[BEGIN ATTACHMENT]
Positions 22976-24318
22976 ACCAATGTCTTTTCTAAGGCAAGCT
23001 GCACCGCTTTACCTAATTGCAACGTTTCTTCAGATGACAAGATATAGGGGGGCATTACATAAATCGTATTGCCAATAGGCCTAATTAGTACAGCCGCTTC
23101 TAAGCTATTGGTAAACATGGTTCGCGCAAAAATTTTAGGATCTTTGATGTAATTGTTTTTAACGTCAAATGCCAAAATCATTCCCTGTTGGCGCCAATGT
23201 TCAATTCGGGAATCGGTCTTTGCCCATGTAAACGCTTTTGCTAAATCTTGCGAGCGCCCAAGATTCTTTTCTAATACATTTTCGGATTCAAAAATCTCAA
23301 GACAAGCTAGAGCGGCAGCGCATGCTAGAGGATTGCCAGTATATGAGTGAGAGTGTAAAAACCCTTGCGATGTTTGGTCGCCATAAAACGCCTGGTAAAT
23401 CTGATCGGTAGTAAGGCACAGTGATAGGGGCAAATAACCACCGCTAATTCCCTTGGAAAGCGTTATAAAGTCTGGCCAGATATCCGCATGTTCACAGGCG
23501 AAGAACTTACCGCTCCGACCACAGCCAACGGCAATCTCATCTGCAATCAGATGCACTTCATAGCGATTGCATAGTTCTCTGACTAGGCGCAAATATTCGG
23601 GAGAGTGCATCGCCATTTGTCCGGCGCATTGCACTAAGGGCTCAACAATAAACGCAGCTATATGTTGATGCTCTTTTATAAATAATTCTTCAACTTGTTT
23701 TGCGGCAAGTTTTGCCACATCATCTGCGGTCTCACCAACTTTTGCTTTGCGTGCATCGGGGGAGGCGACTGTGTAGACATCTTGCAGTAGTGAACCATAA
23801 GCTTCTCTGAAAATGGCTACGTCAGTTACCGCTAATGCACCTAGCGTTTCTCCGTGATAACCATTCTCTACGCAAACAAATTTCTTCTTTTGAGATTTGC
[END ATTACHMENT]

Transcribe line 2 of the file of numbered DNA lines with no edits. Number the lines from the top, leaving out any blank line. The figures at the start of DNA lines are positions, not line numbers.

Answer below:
22976 ACCAATGTCTTTTCTAAGGCAAGCT